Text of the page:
What are LinkedIn Stories and How Can PR Pros Use Them?

Since LinkedIn launched its Stories feature last month, it has won mixed reviews. But PR professionals shouldn’t be so quick to dismiss it!

Of course, with over 706 million global users, LinkedIn is the go-to social platform for B2B professionals, and it’s probably still the best way to build a network with colleagues, classmates and industry professionals. It’s also a great place to have conversations around hot topics in tech, leadership and current events. 

LinkedIn Stories is similar to Instagram or Facebook stories, allowing users to post an update that will stay live for 24 hours. The story feature makes sense for Instagram and Facebook where you can share real-time updates, but why did LinkedIn feel they needed this feature? 

According to LinkedIn, “LinkedIn Stories enable members and organizations to share images and short videos of their everyday professional moments.” In a pre-COVID world, this feature would have been great to use during industry conferences and events. While the timing of launch may be odd, this is definitely a feature PR pros should convince executives to include in their social strategy. Here are five ways to incorporate LinkedIn stories into yours.

Share professional tips

Instagram and Facebook stories are a great place to share real time pictures, videos and updates, so why not try this out on LinkedIn Stories? Create a social schedule of quotable tips from executives that can be shared a few times a week. The goal here is to share comments or quotes that are short but impactful. You want to grab your audience’s attention very quickly. Make sure content is easy to digest and you’re not cramming everything into one story. If you want to share five tips, create five slides and space out the updates to make a bigger impact.

Highlight ‘events’ in real time

One of the big trends of 2020 was a shift to virtual events, primarily on Zoom. In PR, we believe that securing speaking events for executives is a strong way to promote thought leadership and position clients as industry leaders. Share clips from virtual conferences with short soundbites of high-impact statements from business leaders. When the event is over, if you have access to a full recording, you can tease it in stories as well encouraging connections to watch the full talk if they missed it. 

Host a Q&A

A fun feature on stories is opening a question on your story and asking for followers and connections to weigh in. Consider hosting a weekly or monthly Q&A around current events in a given industry, — maybe on new tech launches or reactive comments around breaking news. Create a two-way conversation between business leaders and their connections. If you’re looking for a way to spread out content, ask connections to submit questions in advance and answer them a few days later. 

Preview company announcements and launches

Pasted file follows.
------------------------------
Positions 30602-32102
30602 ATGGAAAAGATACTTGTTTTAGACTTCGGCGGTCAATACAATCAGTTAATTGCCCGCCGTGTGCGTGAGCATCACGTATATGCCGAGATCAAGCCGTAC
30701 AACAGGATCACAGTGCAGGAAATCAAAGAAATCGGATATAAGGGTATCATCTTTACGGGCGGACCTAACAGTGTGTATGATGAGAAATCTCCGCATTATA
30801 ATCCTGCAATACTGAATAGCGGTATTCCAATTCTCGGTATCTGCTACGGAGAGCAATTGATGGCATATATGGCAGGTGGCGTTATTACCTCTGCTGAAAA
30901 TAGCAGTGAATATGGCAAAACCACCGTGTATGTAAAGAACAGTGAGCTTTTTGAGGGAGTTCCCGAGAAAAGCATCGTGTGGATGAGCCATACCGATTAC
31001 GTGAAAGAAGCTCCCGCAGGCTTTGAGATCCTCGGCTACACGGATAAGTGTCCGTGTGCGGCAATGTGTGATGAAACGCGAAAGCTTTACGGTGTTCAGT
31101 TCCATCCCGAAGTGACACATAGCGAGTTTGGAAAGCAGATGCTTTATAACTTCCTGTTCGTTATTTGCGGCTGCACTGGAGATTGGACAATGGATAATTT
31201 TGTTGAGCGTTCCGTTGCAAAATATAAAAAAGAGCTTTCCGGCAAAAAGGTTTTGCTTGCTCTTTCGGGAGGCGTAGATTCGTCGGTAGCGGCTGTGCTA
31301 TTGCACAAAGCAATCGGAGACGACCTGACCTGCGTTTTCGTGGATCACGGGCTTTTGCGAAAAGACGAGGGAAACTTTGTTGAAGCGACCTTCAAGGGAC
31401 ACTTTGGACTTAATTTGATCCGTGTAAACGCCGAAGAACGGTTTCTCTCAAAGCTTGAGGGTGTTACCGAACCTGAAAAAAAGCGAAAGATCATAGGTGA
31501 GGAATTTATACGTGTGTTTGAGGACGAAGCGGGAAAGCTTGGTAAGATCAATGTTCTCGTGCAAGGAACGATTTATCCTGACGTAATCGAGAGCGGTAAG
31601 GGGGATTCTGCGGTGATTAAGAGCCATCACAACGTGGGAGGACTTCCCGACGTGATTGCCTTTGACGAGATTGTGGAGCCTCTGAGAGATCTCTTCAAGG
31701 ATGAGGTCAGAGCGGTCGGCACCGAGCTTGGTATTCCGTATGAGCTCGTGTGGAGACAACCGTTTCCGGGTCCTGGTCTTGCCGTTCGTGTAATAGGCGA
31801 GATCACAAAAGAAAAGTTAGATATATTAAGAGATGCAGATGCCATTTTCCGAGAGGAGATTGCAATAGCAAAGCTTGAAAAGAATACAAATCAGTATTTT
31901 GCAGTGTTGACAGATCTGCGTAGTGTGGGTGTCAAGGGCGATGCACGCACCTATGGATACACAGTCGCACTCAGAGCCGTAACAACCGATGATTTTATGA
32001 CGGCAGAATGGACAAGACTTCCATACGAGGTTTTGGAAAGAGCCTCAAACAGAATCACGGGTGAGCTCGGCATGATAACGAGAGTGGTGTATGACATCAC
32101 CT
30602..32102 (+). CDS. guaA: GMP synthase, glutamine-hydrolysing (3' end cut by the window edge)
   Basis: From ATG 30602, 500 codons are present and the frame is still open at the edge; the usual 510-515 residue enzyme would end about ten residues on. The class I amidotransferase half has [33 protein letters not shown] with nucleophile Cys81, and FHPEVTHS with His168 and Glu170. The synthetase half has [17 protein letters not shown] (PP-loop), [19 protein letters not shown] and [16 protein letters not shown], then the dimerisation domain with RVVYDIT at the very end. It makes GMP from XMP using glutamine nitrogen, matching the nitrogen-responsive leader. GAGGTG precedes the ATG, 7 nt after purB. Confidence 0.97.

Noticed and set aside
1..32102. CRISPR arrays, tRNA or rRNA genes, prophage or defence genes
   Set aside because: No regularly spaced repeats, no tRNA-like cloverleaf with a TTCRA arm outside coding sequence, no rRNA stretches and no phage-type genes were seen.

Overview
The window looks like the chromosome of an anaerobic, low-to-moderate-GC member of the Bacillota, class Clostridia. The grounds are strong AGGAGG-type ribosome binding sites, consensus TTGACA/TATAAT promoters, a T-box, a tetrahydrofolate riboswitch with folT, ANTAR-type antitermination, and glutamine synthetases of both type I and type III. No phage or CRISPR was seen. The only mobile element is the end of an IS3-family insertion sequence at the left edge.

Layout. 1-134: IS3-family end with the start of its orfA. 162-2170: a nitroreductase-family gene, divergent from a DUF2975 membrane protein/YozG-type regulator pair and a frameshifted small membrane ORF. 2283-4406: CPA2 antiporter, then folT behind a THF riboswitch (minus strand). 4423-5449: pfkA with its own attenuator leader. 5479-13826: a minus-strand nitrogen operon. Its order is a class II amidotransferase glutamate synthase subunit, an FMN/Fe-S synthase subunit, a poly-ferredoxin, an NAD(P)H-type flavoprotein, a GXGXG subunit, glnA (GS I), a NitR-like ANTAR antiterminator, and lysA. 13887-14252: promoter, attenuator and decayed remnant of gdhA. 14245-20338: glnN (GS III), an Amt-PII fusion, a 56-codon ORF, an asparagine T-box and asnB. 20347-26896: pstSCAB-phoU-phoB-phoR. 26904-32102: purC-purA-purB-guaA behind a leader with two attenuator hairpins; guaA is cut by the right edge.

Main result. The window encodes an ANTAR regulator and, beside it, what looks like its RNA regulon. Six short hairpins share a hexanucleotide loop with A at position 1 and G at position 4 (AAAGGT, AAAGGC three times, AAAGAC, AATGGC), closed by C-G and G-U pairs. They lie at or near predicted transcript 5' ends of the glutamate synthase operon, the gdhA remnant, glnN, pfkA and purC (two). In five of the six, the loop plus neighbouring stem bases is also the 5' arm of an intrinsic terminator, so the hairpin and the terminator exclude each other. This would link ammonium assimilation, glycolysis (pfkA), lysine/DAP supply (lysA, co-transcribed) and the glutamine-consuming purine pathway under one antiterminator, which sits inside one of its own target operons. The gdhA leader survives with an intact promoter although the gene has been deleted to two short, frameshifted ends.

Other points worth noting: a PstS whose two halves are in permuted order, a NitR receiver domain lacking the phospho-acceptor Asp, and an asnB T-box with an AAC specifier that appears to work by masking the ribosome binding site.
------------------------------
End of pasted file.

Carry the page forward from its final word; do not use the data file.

One of the benefits of LinkedIn Stories is that when users log on, the stories will be featured at the top of the page before they start scrolling. Sometimes user posts can be lost in endless scrolling, but if you have a story, you have a better chance of higher engagement. Did your company just acquire funding or are launching a new tech offering? Tease this announcement in your story. Perhaps preview the headline of a press release to gauge attention and direct users to your company’s page or your own – wherever the press release link is live. Continue this momentum by posting any coverage you generate from the announcement.   

Highlight personal and company achievements

LinkedIn is the perfect place to share job promotions and personal achievements. Use LinkedIn Stories to highlight these wins. On an executive’s LinkedIn Stories, you can also share personnel changes and moves highlighting achievements and accolades. Connections will see how proud a business leader is of their staff, for example, and positive encouragement motivates and inspires any team to exceed expectations. 

How will you use LinkedIn stories? Let me know on Twitter @colleeno_pr.   

Top 10 PR "Best Practices" For LinkedIn


We asked a handful of knowledgeable PR professionals for their best tips for leveraging LinkedIn for PR and personal branding. All agree that LinkedIn is a prime destination for sharing content and building community. LinkedIn was launched in 2003 as a social networking site for the business community but it has evolved as a go-to place to publish ideas and gather “deep data” on companies, candidates and connections.

So, if you still thought LinkedIn was only good for searching jobs or candidates, read on for our top 10 ways to use it for PR and branding.

Create well-organized profiles and update them regularly.  Site visitors are more savvy than ever and nothing says “red flag” quicker than an out-of-date page, a page with no photo or a user who doesn’t publish or share content. Keep your pages fresh with photos, videos and other links. Always be able to answer yes to these questions. Does my profile make a good impression? Is it up to date?